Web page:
Big Magic in Little Moments: How Travel Shifts your Perspective
Do you believe in magic? Not necessarily Harry Houdini or Harry Potter magic, (although I highly recommend seeing the Harry Potter and the Cursed Child play if you're ever in London) but the kind of magic that makes your heart feel full to bursting, or your brain swim with awe and wonder, or even the Magic where your heart is warmed and you consciously feel it beating and you feel truly alive? Do you? I do.
Travel is one of my favorite gateways to magic. One of my favorite authors, Roald Dahl, famously said, "those who don't believe in magic will never find it," and I'm inclined to agree with him. When you travel, worlds and perspectives are opened to you that were previously unavailable. Odds are you’ll find yourself in the most amazing, as well as disheartening, of situations while visiting new places; yet I believe there is magic to find in nearly every situation.
I think the word magic needs to be rebranded in a modern sense. I have been traveling through Europe (plus a little of Africa and Asia and North America) for the past ten months and I've found this feeling on every scale, in so many different circumstances. Largely, I have consciously chosen to see and find this magic. Thus, I have created the most extraordinary memories for myself. And you can do this too, because everyone has the capability to enrich their own lives with a simple twist of perspective and gratitude. Magic is the moment when you feel consciously alive, and you can derive meaning and happiness from those feelings to supplement your life with goodness and gratitude.
My magic moments have varied from my first dips into never-before-seen seas and oceans, to riding camels in the Sahara, to teaching English in Marrakech, to popping champagne below the Eiffel Tower, to living and working in the gorgeous Algarve in southern Portugal, to waking up on lakeshores in an Irish National Park and jumping into the chilly water at sunrise, laughing and shrieking with my best friend, and on and on and on. These are moments when I felt alive - consciously, vividly, wholesomely. I have visited just under 20 countries on this trip, which will end at just around 300 days abroad when I touch my toes home on California soil at the beginning of November. In full transparency, that time was indeed full of many wonderful moments, but it was filled with difficulty and hardship as well. Life is not all flowers and sunshine (but oooh, the flowers I've seen!), as it is the reality of life that good comes hand-in-hand with bad. That's what makes the enchanting, soul-lifting parts so special.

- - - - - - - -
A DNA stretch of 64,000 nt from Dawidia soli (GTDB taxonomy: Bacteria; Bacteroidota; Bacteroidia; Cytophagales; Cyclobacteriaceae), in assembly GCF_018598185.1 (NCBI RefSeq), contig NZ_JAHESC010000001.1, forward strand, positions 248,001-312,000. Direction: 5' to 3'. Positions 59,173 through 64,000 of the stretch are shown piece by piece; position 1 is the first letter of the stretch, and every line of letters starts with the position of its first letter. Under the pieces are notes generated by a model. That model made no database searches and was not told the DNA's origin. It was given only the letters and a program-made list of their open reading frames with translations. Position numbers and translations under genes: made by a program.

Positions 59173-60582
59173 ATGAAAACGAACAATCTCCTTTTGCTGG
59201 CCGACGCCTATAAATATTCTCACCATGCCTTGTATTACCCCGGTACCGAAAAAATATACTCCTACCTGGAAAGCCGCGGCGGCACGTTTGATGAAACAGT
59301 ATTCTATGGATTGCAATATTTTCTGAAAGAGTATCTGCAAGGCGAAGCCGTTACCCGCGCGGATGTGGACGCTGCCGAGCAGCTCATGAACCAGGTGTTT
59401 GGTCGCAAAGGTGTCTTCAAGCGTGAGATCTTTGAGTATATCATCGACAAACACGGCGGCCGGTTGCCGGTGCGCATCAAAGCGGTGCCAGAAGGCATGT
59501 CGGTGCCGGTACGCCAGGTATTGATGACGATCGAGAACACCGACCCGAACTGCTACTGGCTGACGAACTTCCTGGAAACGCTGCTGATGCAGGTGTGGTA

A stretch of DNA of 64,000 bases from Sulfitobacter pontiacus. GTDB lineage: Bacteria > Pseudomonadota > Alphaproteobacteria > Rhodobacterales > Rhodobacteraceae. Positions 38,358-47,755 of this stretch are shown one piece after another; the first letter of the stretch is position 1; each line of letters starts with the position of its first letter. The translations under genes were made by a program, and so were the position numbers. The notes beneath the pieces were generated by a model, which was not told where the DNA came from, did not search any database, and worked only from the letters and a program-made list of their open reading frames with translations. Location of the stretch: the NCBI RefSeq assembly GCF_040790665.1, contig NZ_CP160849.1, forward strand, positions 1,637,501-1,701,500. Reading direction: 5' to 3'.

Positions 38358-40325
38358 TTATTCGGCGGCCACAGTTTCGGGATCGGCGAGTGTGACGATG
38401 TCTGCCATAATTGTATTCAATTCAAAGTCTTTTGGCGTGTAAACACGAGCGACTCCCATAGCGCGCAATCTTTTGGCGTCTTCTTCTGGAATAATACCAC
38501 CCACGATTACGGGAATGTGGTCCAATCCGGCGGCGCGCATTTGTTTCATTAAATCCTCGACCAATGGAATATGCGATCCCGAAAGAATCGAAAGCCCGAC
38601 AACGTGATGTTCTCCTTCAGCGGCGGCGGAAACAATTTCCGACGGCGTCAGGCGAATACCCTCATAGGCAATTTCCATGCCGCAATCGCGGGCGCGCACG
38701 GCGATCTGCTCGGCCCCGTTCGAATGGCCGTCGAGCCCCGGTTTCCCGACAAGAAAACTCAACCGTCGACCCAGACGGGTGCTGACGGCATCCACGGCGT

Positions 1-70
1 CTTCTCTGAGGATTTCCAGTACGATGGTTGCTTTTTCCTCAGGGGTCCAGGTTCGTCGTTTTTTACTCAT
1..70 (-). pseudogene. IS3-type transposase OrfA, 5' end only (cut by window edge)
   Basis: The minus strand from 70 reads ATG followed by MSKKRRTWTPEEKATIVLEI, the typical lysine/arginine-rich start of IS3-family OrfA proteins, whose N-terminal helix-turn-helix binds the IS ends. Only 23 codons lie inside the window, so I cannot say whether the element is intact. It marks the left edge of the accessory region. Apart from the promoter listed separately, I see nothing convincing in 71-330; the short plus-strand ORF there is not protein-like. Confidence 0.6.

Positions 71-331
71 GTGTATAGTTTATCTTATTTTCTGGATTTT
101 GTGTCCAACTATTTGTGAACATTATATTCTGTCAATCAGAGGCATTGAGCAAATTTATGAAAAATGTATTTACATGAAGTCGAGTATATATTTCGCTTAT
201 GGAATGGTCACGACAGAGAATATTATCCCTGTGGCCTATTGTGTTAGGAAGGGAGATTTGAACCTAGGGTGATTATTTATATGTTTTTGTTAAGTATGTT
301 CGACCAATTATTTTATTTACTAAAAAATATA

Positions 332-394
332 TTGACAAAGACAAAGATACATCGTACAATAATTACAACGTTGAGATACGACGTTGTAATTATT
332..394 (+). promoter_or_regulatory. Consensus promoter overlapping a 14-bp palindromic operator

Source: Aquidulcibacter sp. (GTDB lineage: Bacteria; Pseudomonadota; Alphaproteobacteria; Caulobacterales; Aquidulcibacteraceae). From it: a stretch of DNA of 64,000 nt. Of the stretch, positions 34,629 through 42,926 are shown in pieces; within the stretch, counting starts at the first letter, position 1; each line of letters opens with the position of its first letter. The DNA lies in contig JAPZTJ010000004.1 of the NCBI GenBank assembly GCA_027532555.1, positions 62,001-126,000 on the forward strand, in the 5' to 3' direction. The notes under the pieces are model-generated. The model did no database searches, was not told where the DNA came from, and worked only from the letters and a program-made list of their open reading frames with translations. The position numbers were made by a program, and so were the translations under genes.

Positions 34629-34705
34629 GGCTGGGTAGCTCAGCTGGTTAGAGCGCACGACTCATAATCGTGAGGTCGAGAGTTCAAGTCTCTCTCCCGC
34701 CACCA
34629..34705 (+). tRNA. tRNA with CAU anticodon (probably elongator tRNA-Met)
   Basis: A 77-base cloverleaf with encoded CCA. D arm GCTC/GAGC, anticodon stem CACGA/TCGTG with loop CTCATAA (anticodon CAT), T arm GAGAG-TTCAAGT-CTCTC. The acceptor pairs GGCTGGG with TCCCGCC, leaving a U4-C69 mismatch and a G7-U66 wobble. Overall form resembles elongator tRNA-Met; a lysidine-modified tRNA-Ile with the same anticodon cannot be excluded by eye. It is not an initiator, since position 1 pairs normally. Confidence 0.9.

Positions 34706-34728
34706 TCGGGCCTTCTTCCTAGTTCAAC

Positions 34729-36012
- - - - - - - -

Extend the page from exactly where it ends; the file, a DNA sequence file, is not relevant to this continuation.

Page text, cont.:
It's easy to focus on the lady who was rude and ripped you off, or the time you got sick from bad water, or getting trapped in your hostel room by a man on drugs, or the nauseating foot smell coming from a fellow passenger on a seemingly never-ending bus ride (yes, these have happened to me and so much more since January). Although it makes sense to put weight on these downer situations because they have the ability to negatively impact your travels and your happiness, the real lesson lies in being able to shift your perspective, and to actively seek the best in every moment. If you’re brave enough to look past the hardship, you’ll find the most important life lessons of all. This is where you'll find the inspiration, goodness, and beauty that’s folded into the world.
Yes, the lady ripped me off, but I had the chance to respond with grace and practice patience. Right after this, I met the most wonderful Greek woman who gave me an awesome lesson on growing up, marriage, and how squishy babies are "just like white bread." That was magic.
Yes, I did almost have an accident from bad water, but it helped me appreciate each drop of good water I had henceforth. It also made me stop and think about the millions of people around the globe who don't have fresh water today. That gratitude is magic.
Yes, a scary man did put myself and a friend in a horrible situation, but we were saved by a new acquaintance and helped by nearby people and police, and I got to see the magic in humanity during crisis. Also, the coffee I had afterwards tasted so much better than the prior day, because I felt lucky to be drinking it, rattled but safe. Magic.
When I finally got off the bus with the stinky feet, I was truly so relieved. I loved the fresh air that I was breathing; I had overlooked how great it was until I couldn’t have it anymore. So, I felt lucky. Another tiny bit of magic.
And then there's big magic found in the blazing neon sunsets, in deep conversations that bond friends, in getting lost with no intention of getting back on the "right" path anytime soon, when you may feel inclined look up to the sky and simply think, “Thank you.”
And there’s the really small things too, like clicking with people you've only just met, walking amongst beautiful architecture, laughing while desperately trying to decipher foreign signs and instructions, kind smiles from foreign strangers on the metro, and stumbling upon flower markers and fluffy dogs, when you’re momentarily flooded with appreciation for the life you’re living.
It's all how you spin it, and what you choose to emphasize in your own consciousness. Focus on being present in the moment. Focus on things that help you feel alive. Focus on where you are, and what you're doing in the now. You can do this when you're traveling when many new situations are presented to you, but it applies to life at home as well. Don't dwell on the negative, but actively seek the positive. No matter if you’re traveling abroad or if you’re in your own town, your world and heart will grow when you reframe your issues, situations, and days to be based around gratitude and goodness--even though tough ones. You will never be disappointed if you choose to believe in magic, because if you're looking, I know you'll find it.
Author: Mackenize Gorman | @mackgman